Overview

It has been estimated that more than three million political ads were televised leading up to the elections of 2004. More than $800,000,000 was spent on TV ads in the race for the White House alone and Presidential candidates, along with their party and interest group allies, broadcast over a million ads-more than twice the number aired before the 2000 elections. What were the consequences of this barrage of advertising? Were viewers turned off by political advertising to the extent that it dissuaded them from ...
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Campaign Advertising and American Democracy

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Overview

It has been estimated that more than three million political ads were televised leading up to the elections of 2004. More than $800,000,000 was spent on TV ads in the race for the White House alone and Presidential candidates, along with their party and interest group allies, broadcast over a million ads-more than twice the number aired before the 2000 elections. What were the consequences of this barrage of advertising? Were viewers turned off by political advertising to the extent that it dissuaded them from voting, as some critics suggest? Did they feel more connected to political issues and the political system or were they alienated? These are the questions this book answers, based on a unique, robust, and extensive database dedicated to political advertising.

Confronting prevailing opinion, the authors of this carefully researched work find that political ads may actually educate, engage, and mobilize American voters. Only in the rarest of circumstances do they have negative impacts.

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Product Details

  • ISBN-13: 9781592134571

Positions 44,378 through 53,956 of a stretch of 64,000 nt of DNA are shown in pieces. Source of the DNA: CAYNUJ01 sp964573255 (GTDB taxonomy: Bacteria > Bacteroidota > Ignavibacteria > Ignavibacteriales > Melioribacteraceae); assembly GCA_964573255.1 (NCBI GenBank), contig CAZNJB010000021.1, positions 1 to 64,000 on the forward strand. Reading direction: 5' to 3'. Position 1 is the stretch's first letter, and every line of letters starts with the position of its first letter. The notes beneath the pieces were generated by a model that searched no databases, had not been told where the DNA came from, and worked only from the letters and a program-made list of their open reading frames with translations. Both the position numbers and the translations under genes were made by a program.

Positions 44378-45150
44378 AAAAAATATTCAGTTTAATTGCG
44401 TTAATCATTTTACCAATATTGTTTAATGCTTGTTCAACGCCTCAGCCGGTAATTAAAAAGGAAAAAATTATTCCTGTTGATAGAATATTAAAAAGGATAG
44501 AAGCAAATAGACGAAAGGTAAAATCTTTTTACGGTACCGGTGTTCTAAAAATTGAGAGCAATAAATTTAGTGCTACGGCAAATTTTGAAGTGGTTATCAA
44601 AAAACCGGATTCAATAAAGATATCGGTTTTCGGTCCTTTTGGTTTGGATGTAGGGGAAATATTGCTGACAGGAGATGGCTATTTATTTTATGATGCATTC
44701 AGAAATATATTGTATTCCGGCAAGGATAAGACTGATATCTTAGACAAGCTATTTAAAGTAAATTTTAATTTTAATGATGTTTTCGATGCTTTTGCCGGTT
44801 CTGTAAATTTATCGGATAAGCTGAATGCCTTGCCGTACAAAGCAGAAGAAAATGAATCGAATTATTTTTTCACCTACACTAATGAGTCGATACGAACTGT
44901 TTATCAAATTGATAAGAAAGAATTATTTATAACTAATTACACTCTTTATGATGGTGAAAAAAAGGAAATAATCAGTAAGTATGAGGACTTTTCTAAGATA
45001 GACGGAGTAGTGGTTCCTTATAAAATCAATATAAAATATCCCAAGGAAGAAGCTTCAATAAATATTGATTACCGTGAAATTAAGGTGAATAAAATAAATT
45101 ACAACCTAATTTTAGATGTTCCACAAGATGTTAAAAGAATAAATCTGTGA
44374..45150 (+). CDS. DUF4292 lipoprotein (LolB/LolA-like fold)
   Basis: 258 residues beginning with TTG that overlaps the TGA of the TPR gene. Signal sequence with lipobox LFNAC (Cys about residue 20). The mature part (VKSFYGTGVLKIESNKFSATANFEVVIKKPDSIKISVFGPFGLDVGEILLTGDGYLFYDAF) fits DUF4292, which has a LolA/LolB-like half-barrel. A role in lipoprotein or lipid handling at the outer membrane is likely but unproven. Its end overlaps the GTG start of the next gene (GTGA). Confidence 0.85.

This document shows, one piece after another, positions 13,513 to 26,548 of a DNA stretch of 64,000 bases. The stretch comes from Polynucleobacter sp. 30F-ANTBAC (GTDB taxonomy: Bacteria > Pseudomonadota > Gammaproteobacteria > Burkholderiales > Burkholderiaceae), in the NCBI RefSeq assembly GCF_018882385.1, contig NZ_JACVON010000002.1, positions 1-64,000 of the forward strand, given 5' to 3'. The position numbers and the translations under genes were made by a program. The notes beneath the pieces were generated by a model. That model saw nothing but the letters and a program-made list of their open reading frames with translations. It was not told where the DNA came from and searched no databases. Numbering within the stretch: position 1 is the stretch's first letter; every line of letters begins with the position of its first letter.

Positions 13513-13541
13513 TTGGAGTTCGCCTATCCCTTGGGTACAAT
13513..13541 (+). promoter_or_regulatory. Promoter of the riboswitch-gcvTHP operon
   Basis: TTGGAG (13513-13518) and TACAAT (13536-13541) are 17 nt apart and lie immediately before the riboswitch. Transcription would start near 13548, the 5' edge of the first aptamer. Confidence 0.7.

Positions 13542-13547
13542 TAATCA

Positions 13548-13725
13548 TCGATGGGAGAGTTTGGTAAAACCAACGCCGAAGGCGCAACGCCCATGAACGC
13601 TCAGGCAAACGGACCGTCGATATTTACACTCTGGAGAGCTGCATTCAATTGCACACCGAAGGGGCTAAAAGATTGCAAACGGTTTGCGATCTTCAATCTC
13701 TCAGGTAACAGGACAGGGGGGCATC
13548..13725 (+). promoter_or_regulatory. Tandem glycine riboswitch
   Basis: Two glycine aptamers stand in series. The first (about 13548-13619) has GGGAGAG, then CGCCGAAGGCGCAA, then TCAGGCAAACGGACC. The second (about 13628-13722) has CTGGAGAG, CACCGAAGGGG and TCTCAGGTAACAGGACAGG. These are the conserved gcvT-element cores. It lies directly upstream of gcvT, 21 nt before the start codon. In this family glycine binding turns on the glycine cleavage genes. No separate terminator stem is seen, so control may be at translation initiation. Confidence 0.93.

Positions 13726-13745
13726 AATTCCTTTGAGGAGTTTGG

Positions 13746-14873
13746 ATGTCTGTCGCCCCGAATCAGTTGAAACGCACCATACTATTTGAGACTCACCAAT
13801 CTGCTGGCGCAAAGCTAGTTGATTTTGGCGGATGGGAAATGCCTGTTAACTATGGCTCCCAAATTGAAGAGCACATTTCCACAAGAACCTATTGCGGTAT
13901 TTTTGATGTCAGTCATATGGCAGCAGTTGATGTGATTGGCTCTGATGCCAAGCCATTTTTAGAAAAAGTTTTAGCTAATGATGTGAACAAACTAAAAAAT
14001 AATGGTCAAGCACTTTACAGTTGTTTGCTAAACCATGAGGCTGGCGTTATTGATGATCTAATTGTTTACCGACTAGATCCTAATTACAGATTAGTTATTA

• Publisher: Temple University Press
  • Publication date: 9/21/2009
  • Sold by: Barnes & Noble
  • Format: eBook
  • Pages: 200
  • File size: 3 MB

Meet the Author


Michael M. Franz is Assistant Professor of Government and Legal Studies at Bowdoin College.  His research interests include political advertising, interest groups politics, campaign finance reform, and mass media.  He has published articles in American Journal of Political Science, Political Communication, Political Analysis, Political Behavior, and Social Science Quarterly.

Paul B. Freedman is Associate Professor in the Department of Politics at the University of Virginia.  His work has appeared in the American Journal of Political Science, Journal of Politics, Public Opinion Quarterly, Political Communication, Campaigns and Elections, and Slate. Since 2000, he has been an election analyst for ABC News in New York.

Kenneth M. Goldstein is Professor of Political Science at University of Wisconsin-Madison.  In addition to publishing widely in academic outlets, his reputation for unbiased and non-partisan analysis has made him a favorite source for the national news media.  He has appeared on numerous network and cable news broadcasts as well as being quoted extensively in The New York Times, The Washington Post, and The Wall Street Journal.  He is currently a member of the ABC News Election Night Decision team.

Travis N. Ridout is Assistant Professor of Political Science at Washington State University in Pullman. His research on political campaigns and advertising has appeared in the American Journal of Political Science, Political Behavior, The Annual Review of Political Science and several other journals. He also has served as an election night consultant for CBS News.
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Table of Contents


Campaign Advertising and American Democracy
Table of Contents

Chapter  1 --  The Whipping Boy of American Politics - 1
Chapter 2  -- Campaign Ads as Information Supplements - 17
Chapter 3  -- Measuring Exposure to Campaign Ads - 42
Chapter 4 -- Tracking the Volume and Content of Political Advertising - 59
Chapter 5 -- What, When, and Where: Making Sense of Campaign Advertising - 77
Chapter 6 -- What Did They Know and When Did They Know It? - 98
Chapter 7 -- Campaign Advertising and Voter Attitudes toward the Political Process - 123
Chapter 8 -- Campaign Advertising and Citizen Participation - 144
Chapter 9 -- Advertising Tone and Political Engagement - 159
Chapter 10 -- Campaign Advertising and American Democracy - 180
Appendix A -- Assessing the Validity of the CMAG Tracking Data - 194
Appendix B -- Assessing the Reliability of the Storyboard Coding - 196
Appendix C -- Data Set and Variables - 203
References -- 270

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